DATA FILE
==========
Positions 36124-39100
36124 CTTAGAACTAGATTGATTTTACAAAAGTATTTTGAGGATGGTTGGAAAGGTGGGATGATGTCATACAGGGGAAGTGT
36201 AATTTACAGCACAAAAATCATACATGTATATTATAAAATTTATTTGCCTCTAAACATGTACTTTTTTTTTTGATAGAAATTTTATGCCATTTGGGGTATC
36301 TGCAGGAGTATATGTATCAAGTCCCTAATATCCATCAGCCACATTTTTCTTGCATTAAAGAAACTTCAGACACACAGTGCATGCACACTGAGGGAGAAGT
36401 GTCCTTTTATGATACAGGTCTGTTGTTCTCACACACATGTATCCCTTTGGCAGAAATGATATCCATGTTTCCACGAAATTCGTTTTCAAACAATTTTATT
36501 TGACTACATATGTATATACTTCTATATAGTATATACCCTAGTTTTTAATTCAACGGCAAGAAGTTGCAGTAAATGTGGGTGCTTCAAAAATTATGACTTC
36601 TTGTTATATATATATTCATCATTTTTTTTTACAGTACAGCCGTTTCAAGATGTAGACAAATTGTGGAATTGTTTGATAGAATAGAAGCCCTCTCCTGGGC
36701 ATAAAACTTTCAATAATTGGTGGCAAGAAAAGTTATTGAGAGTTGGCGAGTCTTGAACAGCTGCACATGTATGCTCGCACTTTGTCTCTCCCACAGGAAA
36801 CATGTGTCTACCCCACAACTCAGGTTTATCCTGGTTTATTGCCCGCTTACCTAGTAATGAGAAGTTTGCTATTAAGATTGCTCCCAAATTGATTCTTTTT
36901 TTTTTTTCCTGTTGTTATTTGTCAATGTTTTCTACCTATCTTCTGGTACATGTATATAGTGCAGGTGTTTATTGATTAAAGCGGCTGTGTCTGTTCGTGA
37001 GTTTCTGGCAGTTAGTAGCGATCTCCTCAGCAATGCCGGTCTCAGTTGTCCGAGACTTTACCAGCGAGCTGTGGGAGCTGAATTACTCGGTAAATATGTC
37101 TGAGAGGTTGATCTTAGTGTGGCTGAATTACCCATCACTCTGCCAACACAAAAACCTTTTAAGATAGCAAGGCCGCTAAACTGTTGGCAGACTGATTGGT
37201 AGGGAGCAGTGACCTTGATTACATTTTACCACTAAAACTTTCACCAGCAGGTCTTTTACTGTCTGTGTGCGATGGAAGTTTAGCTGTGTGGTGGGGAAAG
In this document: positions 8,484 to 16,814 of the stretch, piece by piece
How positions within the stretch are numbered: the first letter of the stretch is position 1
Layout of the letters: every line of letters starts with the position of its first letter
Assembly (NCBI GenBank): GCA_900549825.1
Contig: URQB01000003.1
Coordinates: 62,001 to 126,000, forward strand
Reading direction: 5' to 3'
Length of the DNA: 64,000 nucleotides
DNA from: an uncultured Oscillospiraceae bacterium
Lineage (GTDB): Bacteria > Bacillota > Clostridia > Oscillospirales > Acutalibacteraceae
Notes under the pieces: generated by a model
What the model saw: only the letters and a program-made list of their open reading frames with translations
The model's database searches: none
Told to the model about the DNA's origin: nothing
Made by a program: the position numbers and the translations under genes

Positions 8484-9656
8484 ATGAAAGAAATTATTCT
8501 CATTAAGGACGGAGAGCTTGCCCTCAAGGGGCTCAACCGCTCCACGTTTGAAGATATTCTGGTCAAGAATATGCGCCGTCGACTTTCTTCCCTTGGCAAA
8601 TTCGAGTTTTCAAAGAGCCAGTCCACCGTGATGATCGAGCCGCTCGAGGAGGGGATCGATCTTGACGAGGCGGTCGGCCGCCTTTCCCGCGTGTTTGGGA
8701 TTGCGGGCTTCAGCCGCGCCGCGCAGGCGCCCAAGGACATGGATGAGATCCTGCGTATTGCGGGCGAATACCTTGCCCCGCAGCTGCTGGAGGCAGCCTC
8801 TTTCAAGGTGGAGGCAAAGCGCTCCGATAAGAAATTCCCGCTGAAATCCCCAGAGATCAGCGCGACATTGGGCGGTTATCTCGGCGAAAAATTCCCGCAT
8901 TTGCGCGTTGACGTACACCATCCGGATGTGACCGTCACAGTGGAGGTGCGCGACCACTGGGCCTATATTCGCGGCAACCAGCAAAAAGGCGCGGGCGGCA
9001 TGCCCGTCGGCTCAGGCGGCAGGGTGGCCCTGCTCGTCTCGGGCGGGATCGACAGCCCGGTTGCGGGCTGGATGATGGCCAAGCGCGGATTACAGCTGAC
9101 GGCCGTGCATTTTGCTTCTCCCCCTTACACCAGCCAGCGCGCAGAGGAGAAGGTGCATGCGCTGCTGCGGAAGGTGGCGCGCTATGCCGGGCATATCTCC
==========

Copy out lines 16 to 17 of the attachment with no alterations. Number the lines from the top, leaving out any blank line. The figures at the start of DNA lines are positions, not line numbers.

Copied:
Layout of the letters: every line of letters starts with the position of its first letter
Assembly (NCBI GenBank): GCA_900549825.1